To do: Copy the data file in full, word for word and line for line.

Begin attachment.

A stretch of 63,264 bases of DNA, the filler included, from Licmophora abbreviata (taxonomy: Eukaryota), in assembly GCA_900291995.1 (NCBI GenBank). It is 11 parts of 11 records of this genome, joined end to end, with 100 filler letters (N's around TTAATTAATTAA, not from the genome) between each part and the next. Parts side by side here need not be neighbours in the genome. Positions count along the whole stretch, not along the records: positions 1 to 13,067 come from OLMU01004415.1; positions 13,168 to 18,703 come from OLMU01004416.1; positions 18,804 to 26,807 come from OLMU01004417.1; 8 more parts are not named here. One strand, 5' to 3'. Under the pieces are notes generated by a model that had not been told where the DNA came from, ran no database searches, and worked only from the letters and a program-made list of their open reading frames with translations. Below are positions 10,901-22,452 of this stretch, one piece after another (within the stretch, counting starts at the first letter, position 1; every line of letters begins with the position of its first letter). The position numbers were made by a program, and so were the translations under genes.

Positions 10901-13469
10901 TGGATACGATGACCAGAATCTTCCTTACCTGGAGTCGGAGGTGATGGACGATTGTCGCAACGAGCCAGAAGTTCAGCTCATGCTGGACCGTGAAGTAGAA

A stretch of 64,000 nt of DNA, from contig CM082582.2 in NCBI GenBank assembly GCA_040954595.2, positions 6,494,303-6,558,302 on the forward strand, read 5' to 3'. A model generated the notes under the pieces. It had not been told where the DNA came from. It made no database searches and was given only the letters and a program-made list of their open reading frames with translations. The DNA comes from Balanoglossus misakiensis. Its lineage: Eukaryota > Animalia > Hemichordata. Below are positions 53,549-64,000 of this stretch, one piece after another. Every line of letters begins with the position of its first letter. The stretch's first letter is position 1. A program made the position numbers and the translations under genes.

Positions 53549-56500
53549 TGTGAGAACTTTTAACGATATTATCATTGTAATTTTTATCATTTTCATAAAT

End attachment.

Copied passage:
A stretch of 63,264 bases of DNA, the filler included, from Licmophora abbreviata (taxonomy: Eukaryota), in assembly GCA_900291995.1 (NCBI GenBank). It is 11 parts of 11 records of this genome, joined end to end, with 100 filler letters (N's around TTAATTAATTAA, not from the genome) between each part and the next. Parts side by side here need not be neighbours in the genome. Positions count along the whole stretch, not along the records: positions 1 to 13,067 come from OLMU01004415.1; positions 13,168 to 18,703 come from OLMU01004416.1; positions 18,804 to 26,807 come from OLMU01004417.1; 8 more parts are not named here. One strand, 5' to 3'. Under the pieces are notes generated by a model that had not been told where the DNA came from, ran no database searches, and worked only from the letters and a program-made list of their open reading frames with translations. Below are positions 10,901-22,452 of this stretch, one piece after another (within the stretch, counting starts at the first letter, position 1; every line of letters begins with the position of its first letter). The position numbers were made by a program, and so were the translations under genes.

Positions 10901-13469
10901 TGGATACGATGACCAGAATCTTCCTTACCTGGAGTCGGAGGTGATGGACGATTGTCGCAACGAGCCAGAAGTTCAGCTCATGCTGGACCGTGAAGTAGAA

A stretch of 64,000 nt of DNA, from contig CM082582.2 in NCBI GenBank assembly GCA_040954595.2, positions 6,494,303-6,558,302 on the forward strand, read 5' to 3'. A model generated the notes under the pieces. It had not been told where the DNA came from. It made no database searches and was given only the letters and a program-made list of their open reading frames with translations. The DNA comes from Balanoglossus misakiensis. Its lineage: Eukaryota > Animalia > Hemichordata. Below are positions 53,549-64,000 of this stretch, one piece after another. Every line of letters begins with the position of its first letter. The stretch's first letter is position 1. A program made the position numbers and the translations under genes.

Positions 53549-56500
53549 TGTGAGAACTTTTAACGATATTATCATTGTAATTTTTATCATTTTCATAAAT